The bride’s sister, English teacher Farkhunda, gazes at the results of an hour-long makeover.

“Yes, it’s nice. It’s beautiful. It’s my first real day out since the end of August,” she said cheerfully.

But under the splash of glittery eye-shadow, one of her pupils is immobile, taken during a gun and bomb attack when she was a teenager.

“You see my eye? I lost it on my way to school when the Taliban attacked us. But I am not scared of them. I don’t want to talk about them. Today is for celebration,” she said.

MESSAGE OF ‘RESISTANCE’

The light-hearted mood is as fragile as the delicate bejewelled hair bands. At every movement of the curtain hiding the door to the outside world, the women stiffen and briefly fall silent.

But none of the clients want to tone down their look, a stylised, ultra-feminine rebuke to the Taliban’s looming curbs on free expression: dense foundation, long false lashes, dazzling colours and a China doll finish.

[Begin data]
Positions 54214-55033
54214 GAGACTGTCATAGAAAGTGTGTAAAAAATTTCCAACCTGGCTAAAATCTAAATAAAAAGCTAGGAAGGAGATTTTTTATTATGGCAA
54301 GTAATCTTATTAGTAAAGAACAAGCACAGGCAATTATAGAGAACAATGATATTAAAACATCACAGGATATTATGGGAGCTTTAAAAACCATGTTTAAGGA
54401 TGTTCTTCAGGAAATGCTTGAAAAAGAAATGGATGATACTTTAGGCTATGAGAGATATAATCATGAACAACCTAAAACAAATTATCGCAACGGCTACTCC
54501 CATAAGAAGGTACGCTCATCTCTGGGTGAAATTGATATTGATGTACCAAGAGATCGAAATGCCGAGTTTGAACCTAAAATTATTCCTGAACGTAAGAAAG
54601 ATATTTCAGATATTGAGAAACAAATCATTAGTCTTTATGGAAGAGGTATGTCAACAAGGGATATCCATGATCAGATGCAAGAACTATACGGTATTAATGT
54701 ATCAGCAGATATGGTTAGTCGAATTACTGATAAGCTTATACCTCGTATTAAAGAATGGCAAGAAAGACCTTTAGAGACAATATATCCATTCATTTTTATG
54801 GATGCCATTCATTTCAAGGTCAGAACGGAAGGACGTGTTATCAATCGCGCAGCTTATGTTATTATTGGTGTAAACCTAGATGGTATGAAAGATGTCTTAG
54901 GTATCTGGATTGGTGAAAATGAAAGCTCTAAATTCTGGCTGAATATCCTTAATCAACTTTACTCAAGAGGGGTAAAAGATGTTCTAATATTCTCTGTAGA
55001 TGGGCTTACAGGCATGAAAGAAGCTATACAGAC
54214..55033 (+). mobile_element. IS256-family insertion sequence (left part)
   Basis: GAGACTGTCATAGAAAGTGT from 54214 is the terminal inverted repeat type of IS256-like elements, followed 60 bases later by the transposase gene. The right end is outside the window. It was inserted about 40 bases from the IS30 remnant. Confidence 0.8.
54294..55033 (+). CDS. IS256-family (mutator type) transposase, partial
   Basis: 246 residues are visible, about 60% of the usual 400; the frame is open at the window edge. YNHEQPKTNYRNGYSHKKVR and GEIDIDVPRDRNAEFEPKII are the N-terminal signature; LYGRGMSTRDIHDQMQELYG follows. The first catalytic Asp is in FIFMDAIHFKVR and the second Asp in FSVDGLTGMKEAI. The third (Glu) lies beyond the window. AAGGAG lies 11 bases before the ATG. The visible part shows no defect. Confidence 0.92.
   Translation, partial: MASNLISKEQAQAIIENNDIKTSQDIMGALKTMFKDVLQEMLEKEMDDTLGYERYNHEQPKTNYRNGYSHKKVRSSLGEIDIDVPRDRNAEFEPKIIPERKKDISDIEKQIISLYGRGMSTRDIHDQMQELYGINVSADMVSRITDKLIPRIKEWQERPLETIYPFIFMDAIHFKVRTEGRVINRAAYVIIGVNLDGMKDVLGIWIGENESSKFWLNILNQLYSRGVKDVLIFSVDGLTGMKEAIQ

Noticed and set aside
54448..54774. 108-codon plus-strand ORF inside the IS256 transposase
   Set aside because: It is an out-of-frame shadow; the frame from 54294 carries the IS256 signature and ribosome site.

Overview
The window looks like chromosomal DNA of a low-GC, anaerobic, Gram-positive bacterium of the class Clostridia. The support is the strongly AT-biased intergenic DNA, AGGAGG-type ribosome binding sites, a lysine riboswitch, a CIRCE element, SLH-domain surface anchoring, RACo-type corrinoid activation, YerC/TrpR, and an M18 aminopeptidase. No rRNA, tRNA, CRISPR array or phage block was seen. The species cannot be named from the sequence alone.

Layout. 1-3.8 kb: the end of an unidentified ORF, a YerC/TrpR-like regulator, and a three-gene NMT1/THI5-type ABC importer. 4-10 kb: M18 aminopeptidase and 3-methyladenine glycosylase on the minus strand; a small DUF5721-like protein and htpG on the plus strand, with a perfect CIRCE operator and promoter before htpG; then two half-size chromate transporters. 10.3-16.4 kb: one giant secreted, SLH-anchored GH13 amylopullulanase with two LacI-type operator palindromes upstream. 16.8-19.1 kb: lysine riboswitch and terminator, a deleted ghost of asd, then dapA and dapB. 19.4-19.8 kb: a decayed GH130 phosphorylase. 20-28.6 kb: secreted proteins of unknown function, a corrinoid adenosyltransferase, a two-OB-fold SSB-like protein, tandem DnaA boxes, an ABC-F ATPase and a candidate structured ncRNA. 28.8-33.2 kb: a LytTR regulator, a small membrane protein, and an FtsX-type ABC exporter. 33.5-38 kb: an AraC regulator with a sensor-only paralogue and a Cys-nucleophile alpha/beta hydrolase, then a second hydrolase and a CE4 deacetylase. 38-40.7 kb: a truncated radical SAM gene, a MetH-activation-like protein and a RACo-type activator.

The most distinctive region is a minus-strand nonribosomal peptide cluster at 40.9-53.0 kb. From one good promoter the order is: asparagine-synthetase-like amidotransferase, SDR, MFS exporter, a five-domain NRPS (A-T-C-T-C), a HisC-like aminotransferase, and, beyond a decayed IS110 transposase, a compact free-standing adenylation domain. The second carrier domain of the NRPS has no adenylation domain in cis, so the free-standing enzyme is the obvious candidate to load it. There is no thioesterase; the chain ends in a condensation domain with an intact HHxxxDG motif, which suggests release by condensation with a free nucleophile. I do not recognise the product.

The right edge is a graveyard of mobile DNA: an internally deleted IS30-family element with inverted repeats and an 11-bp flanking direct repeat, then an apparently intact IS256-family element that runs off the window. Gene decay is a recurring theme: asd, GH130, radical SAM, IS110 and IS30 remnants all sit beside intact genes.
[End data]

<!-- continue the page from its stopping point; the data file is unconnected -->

And 22-year-old Marwa, not her real name, with her asymmetric haircut exposing an ear dotted with piercings and decorative chains, sees a message of “resistance” in the stylings.

“We are not people with blue burkas. We are not people with black burkas. That’s not who we are,” she said.

‘KNIFE TO MY THROAT’

Some of the women dream of leaving, others of change.

Farkhunda hopes she can get back to work while Mohadessa, determined to stay open, fears for her life.

She showed AFP a letter she believes comes from the Taliban’s new Ministry for the Promotion of Virtue and Prevention of Vice, warning her to close down.